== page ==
Massage is Used More Than Ever for Medical/Health Reasons

Results from the 13th annual consumer survey conducted by the American Massage Therapy Association® (AMTA®) indicate that 32 percent of Americans are seeking massage for medical and health
reasons, tying relaxation and stress reduction for the first time as the top reasons people get massages.

Additionally, 25 percent of Americans ages 35-44 have talked to their doctor or healthcare provider about massage therapy this year, compared to 14 percent in 2008. Of those who discussed massage therapy with their doctors, 52 percent say their doctor strongly recommended/encouraged them to get a massage. These survey results are announced in conjunction with National Massage Therapy
Awareness Week®, October 25-31.

A vast majority of Americans, 86 percent, agree that massage can be effective in reducing pain, and 85 percent agree that massage can be beneficial for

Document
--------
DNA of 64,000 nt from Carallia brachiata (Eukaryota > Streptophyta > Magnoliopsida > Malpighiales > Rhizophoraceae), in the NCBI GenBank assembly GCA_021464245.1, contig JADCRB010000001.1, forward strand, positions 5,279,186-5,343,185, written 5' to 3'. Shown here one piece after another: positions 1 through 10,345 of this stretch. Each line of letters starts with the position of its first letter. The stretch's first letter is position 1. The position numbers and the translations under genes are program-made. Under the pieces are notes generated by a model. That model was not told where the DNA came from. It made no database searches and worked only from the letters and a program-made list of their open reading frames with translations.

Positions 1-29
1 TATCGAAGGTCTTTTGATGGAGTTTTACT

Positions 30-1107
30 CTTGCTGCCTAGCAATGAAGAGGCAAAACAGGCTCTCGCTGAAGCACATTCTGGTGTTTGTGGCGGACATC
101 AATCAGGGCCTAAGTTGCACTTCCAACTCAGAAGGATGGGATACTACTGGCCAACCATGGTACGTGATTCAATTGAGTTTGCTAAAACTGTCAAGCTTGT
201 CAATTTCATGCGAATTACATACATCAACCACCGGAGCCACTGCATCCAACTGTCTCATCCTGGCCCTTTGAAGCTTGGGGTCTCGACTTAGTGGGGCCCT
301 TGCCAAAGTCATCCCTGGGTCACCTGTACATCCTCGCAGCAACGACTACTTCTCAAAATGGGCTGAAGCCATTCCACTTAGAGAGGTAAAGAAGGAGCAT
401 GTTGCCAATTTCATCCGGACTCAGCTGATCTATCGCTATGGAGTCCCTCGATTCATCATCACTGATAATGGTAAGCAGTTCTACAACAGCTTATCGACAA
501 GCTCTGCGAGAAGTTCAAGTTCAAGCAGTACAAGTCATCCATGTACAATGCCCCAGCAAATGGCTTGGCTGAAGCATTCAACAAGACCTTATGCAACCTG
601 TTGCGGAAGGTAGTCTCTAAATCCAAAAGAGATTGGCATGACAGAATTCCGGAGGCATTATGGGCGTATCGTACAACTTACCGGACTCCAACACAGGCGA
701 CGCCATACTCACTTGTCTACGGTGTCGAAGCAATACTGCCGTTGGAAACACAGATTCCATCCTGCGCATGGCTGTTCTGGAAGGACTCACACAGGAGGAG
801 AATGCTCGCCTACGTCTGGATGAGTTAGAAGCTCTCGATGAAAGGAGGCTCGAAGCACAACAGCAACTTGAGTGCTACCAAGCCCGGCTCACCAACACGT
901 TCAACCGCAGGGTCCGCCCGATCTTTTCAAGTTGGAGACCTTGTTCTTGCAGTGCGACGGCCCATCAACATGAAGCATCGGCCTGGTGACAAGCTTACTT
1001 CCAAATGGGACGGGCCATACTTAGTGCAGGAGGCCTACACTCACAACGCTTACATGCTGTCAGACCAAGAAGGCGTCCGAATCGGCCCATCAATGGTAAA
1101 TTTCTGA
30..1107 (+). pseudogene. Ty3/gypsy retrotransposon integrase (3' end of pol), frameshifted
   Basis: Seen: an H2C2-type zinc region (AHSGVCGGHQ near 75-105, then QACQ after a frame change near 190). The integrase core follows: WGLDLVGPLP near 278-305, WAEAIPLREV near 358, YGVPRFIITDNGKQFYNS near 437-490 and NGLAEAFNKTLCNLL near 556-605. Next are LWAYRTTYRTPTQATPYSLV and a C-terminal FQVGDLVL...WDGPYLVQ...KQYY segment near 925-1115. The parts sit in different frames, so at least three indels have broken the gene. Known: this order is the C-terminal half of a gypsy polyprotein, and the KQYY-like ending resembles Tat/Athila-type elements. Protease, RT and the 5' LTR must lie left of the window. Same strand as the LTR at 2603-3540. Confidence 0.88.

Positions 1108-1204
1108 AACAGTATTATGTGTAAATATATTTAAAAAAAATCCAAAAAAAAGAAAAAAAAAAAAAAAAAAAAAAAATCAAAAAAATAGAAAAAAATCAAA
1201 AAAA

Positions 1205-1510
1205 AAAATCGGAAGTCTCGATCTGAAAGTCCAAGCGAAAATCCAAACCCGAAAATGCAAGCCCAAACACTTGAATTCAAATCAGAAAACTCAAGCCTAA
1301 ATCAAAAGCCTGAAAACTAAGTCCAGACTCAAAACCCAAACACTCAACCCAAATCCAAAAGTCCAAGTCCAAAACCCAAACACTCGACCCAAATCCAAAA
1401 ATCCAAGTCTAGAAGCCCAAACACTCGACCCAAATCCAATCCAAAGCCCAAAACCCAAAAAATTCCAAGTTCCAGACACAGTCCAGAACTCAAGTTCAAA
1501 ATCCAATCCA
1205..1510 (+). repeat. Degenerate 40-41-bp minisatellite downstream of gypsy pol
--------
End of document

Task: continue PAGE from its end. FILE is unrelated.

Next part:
health and wellness. “Even with the ongoing economic crisis, people are not willing to compromise their health,” says Judy Stahl, AMTA president. “It’s a clear signal of massage’s value when those making less than $35,000 a year are the second most active income bracket getting massage therapy.”

For the second year in a row, the survey results showed that massage therapy use is fairly steady, despite the lagging economy. Thirty-two percent of stressed out Americans are getting massages to relieve their stress and 57 percent of Americans say they feel more stressed this year than last year, particularly among females (61 percent) and those ages 18-24 (66 percent).

“Consumers understand that massage therapy is essential to a healthy balance between stress and relaxation,” said Stahl. “We are pleased to see that consumers are prioritizing massage to help them through these difficult times.”